Home MTA Bridges and Tunnels The Queens-Midtown Tunnel turns 70

The Queens-Midtown Tunnel turns 70

by Benjamin Kabak

Groundbreaking ceremonies with throng of flag-waving well-wishers along Borden Avenue in Astoria, Queens. Oct. 2, 1936. Courtesy of MTA Bridges and Tunnels Special Archive

An unidentified woman standing at the Queens Midtown Tunnel sign at the corner of Park Avenue and East 36th Street. Photographer unknown. 1940. Courtesy of MTA Bridges and Tunnels Special Archive

On this day in 1940: The Queens-Midtown Tunnel opened. Originally planned for the mid-1920s but shelved amidst the Great Depression, the tunnel came to life thanks to a loan from President Franklin D. Roosevelt to the tune of $58 million in 1935. To honor the tunnel, MTA Bridges and Tunnels sent out the pictures you see in the post and provided some history:

Inspired by the new Holland Tunnel on the west side, civic and business groups began lobbying in the early 1920s for an East River tunnel to help handle a steady increase in traffic at its already clogged East River bridges. The city’s Board of Estimate approved $2 million to design and construct an East River tunnel but plans were put on hold when the stock market crash occurred in 1929.

In 1935, President Franklin Delano Roosevelt’s Public Works Administration loaned the city $58 million to help build the new tunnel. Mayor Fiorello LaGuardia created the Queens Midtown Tunnel Authority, which became the New York City Tunnel Authority. That agency merged with the Robert Moses-led Triborough Bridge Authority in 1946 to become the Triborough Bridge and Tunnel Authority. Today, the agency retains Triborough Bridge and Tunnel Authority as its legal name but is known as MTA Bridges and Tunnels and is part of the umbrella of agencies that make up the MTA.

Ground-breaking for the Queens Midtown Tunnel took place Oct.2, 1936 with the push of a ceremonial button by President Roosevelt. Over the next three years, the tunnel’s two tubes were excavated using dynamite, drills and four circular cutting shields, about 31-feet in diameter, which were lowered into shafts at each end of the tunnel and hydraulically shoved through the riverbed until they met in the middle.

Sandhogs tighten a bolt in a tunnel-lining ring. Six cylindrical jacks on the back of a shield are visible behind the men. Photographer: Michael Bobco for Somach Photo Service. Feb. 26, 1939. Courtesy of MTA Bridges and Tunnels Special Archive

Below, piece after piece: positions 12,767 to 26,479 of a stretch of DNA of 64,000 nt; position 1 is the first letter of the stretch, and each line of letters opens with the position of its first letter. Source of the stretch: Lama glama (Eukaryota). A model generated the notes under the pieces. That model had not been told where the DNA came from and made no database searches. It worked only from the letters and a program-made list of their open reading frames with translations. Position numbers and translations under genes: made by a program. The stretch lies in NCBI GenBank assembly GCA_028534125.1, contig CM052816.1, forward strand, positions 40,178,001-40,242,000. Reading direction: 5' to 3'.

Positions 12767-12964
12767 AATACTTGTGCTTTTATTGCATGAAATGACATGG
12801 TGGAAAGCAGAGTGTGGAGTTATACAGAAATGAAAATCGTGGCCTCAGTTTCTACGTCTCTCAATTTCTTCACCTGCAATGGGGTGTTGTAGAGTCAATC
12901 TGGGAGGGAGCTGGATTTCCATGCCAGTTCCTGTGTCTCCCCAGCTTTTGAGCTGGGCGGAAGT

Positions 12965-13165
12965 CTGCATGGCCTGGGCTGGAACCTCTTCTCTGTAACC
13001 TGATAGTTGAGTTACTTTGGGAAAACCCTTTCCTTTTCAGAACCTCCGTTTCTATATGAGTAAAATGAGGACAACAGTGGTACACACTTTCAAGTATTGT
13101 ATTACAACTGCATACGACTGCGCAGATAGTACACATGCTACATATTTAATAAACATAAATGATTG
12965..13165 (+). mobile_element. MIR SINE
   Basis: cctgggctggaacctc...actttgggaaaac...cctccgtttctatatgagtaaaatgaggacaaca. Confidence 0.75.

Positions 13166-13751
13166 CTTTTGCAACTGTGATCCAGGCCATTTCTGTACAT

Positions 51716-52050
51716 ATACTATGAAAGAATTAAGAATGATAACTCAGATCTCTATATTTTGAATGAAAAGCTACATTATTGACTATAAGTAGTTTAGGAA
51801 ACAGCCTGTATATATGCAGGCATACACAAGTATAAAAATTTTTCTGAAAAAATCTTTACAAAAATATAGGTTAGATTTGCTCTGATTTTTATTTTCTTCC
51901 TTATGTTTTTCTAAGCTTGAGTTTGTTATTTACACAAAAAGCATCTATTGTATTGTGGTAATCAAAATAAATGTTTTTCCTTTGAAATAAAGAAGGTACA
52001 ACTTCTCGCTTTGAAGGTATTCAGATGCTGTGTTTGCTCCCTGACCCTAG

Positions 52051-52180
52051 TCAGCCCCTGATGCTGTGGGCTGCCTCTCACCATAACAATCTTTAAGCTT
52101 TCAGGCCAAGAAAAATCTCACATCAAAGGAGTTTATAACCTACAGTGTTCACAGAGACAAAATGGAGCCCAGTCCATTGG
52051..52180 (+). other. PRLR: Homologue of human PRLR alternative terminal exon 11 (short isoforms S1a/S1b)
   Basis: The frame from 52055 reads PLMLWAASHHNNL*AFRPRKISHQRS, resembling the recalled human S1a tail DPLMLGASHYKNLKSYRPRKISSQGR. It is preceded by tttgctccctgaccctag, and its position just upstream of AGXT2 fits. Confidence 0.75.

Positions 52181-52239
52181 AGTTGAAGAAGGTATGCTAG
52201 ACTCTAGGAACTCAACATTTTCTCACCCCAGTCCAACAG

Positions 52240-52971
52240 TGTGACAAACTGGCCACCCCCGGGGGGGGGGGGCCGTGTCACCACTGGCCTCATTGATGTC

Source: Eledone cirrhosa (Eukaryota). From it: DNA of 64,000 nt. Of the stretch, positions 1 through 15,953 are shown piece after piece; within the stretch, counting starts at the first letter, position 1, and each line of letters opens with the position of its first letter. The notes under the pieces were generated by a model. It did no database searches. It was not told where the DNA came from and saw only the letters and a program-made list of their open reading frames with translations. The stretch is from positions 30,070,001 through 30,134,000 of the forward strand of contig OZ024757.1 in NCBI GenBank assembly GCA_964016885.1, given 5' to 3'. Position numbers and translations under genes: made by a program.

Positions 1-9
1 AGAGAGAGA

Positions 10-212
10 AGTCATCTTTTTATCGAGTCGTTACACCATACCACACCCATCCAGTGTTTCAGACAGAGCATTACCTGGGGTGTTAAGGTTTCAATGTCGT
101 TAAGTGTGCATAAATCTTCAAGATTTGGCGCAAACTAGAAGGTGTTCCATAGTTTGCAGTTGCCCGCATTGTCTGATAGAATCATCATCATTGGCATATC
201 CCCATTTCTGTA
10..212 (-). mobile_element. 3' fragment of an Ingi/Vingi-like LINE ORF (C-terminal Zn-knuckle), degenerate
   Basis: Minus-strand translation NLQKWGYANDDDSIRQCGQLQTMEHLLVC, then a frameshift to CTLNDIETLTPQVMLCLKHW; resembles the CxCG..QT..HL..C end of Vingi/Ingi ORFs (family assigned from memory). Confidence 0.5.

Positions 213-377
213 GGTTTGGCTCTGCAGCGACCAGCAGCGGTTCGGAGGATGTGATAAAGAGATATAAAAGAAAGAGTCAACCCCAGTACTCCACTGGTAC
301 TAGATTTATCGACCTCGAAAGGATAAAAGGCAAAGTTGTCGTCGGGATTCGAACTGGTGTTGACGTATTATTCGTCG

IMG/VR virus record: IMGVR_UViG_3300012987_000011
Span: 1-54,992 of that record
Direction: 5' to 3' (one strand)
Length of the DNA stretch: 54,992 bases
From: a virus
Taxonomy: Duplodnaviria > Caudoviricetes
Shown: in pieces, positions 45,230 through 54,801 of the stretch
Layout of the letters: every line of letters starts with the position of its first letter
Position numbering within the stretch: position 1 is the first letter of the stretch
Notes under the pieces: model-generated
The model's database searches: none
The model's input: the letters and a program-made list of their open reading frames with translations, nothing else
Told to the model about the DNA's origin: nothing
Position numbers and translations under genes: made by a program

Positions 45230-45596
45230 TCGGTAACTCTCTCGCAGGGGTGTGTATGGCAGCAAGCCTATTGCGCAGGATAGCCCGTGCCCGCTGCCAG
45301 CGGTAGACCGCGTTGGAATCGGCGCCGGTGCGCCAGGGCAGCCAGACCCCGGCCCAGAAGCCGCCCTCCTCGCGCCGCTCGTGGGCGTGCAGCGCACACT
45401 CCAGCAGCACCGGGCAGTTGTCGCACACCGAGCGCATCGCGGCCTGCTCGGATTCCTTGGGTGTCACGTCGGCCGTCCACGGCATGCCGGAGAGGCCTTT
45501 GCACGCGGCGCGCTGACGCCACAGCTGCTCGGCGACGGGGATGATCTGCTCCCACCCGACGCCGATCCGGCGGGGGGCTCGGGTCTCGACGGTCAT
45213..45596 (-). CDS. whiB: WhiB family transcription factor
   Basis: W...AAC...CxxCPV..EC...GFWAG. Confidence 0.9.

Sandhogs, making $11.50 a day and digging out 18 feet per week, were responsible for the dangerous construction job. As the shields dug forward, the sandhogs had to assemble the cast iron rings that line the tunnel. It ultimately took 54 million manhours to finish the tunnel, and it carried with a 25-cent toll in 1940. That equates to $3.90 in 2010 dollars, but today’s toll has outpaced that. It now costs $5.50 in cash or a $4.57 E-ZPass payment to pass through the tunnel.

In its first full year, 4.4 million cars passed through the two-tube tunnel while last year, 27.7 million vehicles did the same. The 6272-southern tube and 6414-foot Manhattan-bound tube underwent a $126 million renovation completed in 2001 that saw the original 1930s brick replaced by asphalt, among other upgrades. Today, the tunnel entrance is a subtle part of Murray Hill while the traffic is anything but. Now a part of I-495, the tunnel’s most famous moment probably came in Men in Black in 1997 as Will Smith and Tommy Lee Jones rode along the roof of the tunnel en route to Queens.

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Emilio November 15, 2010 - 6:58 pm

OK, stupid question, but if the tunnel opened on November 15, 1940, this comparison doesn’t make sense:

In 1940, 4.4 million cars passed through the two-tube tunnel while last year, 27.7 million vehicles did the same.

Shouldn’t we compare the first full year in service (i.e., 1941) to the most recent figures?

Benjamin Kabak November 15, 2010 - 7:02 pm

Not a stupid question, but rather a stupid typo on my part. That should say, “In its first full year of service…”

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